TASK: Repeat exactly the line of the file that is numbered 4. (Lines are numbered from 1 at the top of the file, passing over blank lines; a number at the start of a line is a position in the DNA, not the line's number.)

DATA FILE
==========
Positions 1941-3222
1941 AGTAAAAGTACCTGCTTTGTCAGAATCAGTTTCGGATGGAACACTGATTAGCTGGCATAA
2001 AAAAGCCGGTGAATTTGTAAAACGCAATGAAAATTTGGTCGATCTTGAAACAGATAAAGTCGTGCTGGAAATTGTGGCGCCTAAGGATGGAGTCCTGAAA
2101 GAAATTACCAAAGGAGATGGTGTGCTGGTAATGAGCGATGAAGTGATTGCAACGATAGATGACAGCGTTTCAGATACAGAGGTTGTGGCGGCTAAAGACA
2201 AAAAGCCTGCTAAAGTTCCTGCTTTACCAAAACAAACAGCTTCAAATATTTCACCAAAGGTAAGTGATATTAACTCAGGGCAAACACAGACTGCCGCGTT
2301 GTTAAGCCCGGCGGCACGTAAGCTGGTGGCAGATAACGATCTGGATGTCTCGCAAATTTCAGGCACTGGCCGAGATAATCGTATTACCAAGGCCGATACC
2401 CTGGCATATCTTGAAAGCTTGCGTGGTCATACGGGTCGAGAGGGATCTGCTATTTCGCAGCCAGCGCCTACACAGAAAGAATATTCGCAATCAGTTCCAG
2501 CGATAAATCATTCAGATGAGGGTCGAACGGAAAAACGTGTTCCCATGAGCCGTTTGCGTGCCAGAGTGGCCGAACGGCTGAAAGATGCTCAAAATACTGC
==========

2101 GAAATTACCAAAGGAGATGGTGTGCTGGTAATGAGCGATGAAGTGATTGCAACGATAGATGACAGCGTTTCAGATACAGAGGTTGTGGCGGCTAAAGACA